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US History project 1A - Essay Example

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The American Revolution did not just happen; instead, a series of events preceded the American Revolution and independence. King George III of England had to restrict the colonists from moving west to prevent further conflicts with Native Americans…
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US History project 1A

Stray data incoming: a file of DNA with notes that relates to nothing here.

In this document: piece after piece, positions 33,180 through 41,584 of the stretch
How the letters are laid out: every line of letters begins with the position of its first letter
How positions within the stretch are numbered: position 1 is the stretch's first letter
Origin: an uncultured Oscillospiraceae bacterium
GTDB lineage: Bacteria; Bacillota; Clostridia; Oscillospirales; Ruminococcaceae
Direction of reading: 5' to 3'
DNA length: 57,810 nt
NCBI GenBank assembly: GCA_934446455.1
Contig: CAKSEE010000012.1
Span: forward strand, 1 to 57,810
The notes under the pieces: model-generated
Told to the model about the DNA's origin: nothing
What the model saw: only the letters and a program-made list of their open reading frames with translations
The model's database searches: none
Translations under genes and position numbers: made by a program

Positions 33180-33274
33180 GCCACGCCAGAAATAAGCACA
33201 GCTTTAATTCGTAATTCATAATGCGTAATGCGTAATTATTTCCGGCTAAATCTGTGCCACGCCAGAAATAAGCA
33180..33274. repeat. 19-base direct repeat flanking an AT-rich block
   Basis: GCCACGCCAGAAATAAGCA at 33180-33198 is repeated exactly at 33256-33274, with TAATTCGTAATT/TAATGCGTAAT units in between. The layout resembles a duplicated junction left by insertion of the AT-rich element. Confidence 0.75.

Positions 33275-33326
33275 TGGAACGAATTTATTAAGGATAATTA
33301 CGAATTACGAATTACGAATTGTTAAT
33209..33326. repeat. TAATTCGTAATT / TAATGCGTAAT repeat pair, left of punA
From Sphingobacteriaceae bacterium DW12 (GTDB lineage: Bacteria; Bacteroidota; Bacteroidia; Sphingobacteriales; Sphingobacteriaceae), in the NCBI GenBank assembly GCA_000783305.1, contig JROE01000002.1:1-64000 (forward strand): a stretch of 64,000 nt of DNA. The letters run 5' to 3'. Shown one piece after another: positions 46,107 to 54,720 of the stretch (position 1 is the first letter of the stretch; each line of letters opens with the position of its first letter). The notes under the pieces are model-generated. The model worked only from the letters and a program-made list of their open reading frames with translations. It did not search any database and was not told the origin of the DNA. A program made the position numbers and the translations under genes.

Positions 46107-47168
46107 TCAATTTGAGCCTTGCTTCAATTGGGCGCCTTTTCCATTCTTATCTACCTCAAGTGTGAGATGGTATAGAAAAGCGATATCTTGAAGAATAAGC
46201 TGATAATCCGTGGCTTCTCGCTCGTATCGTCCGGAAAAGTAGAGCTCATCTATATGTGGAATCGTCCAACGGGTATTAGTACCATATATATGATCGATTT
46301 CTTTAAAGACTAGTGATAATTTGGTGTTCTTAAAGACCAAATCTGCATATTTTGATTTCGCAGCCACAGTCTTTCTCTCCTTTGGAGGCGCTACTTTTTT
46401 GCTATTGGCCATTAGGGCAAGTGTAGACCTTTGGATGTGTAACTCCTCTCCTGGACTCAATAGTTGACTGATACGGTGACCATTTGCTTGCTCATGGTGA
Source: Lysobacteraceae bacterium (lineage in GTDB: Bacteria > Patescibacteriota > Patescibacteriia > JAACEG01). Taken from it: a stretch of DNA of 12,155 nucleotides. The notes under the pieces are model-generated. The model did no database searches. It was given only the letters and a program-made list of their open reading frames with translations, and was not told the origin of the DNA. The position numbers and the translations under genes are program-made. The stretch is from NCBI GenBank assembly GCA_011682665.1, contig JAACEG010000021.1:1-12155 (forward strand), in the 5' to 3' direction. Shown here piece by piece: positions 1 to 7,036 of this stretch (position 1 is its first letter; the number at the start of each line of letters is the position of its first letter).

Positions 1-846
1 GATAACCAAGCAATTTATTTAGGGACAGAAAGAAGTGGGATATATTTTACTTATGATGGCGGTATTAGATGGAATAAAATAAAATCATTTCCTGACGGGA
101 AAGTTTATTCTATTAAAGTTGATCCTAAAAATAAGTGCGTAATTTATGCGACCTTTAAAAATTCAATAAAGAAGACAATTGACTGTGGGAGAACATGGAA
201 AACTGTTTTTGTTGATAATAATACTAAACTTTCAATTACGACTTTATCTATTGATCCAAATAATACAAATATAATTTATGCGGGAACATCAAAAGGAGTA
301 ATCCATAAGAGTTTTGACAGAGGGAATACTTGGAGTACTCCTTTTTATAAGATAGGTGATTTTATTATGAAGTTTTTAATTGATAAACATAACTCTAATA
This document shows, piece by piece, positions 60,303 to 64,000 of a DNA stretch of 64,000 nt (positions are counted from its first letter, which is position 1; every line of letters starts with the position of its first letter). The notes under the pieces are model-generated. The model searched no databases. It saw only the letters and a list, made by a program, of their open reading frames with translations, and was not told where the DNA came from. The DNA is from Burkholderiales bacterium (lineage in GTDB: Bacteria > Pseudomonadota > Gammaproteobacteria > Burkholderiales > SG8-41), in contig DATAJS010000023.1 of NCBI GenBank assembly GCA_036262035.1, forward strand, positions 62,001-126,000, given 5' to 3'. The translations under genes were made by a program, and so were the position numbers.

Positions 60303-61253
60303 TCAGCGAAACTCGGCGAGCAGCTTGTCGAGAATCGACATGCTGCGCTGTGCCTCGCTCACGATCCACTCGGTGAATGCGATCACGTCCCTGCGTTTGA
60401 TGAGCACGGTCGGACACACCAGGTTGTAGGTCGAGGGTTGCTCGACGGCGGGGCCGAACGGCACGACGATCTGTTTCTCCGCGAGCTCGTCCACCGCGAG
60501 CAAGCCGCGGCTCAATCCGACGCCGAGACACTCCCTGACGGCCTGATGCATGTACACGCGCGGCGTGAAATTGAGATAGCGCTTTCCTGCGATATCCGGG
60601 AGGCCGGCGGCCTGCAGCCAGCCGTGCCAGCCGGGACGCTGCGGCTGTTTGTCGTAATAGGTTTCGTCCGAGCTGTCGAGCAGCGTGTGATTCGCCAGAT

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Download file to see previous pages This over taxation led to the "Taxation without Representation” uproar. Additionally, other events such as the Boston Massacre and the Boston Tea Party escalated the conflicts between England and the American colonies into a revolution. Consequent to the many events that led to the American Revolution, England and the colonists had different views of the American Revolution and call for independence. While some believed that the American Revolution was justified, others’ opinions opposed the revolution. This paper explores the events that led to the start of the American Revolution and the colonist and the English views of the revolution. Events Preceding the American Revolution In the years preceding the American Revolution, certain events, which culminated in the revolution and the independence of the American colonists, occurred. For instance, in 1754 a plan was drawn by representatives from Maryland, New York, Pennsylvania, Massachusetts, Connecticut, Rhode Island and New Hampshire at a meeting in Albany, New York against the prospect of war between the French and Britain. Although the individual Colonial legislatures rejected the common defense plan drawn by Benjamin Franklin, the members of the Albany Congress approved the document. Though it failed, the plan was among the first major attempts by the colonists towards the formation of a union and the basis for the fight for independence. The other event that preceded the American Revolution was the ascension to the throne of the twenty-two year old Prince of Wales to become King George III after the death of King George II. In addition to the Acts mentioned earlier, the Parliament passed the Currency Act, which prohibited the American colonies from printing paper money. In 1965 came the enforcement of the Quartering Act at the request of the commander-in-chief of all British military forces in the colonies General Thomas Gage. This act required colonists to provide shelter and food for British soldiers and their horses. In the same year, a colonist group referred to as the "Sons of Liberty" rapidly grew throughout the colonies and became violent to stamp agents and supporters of the Stamp Act. In august of the same year, a mob burned the home belonging to Massachusetts Lieutenant Governor Thomas Hutchinson, followed by serious rioting in New York. Closer to the independence and bowing to pressures caused by the unrests in among the colonists and pleas from British merchants that were hurt by the colonies' boycott of British goods, the British Parliament repealed most of the acts in 1770. However, others such taxes, such as the tax on tea was retained. December 1770 was marked by the ending of the trials of Captain Thomas Preston and eight other soldiers charged with murder in the "Boston Massacre". The English point of view Generally, in the 1763-1783 periods, the British had constantly varied and fluctuating views of the American Revolution. That is, there was never a massive conviction among various segments of the British population, Tories, Whigs, or radical eighteenth-century Commonwealth-men on the American Revolution and independence (Mackesy & Shy, 1993). In fact, only a few British greatly perceived the political principles and issues central to the British and colonist conflicts. Furthermore, even in situations where such men had a common stance ...Download file to see next pagesRead More
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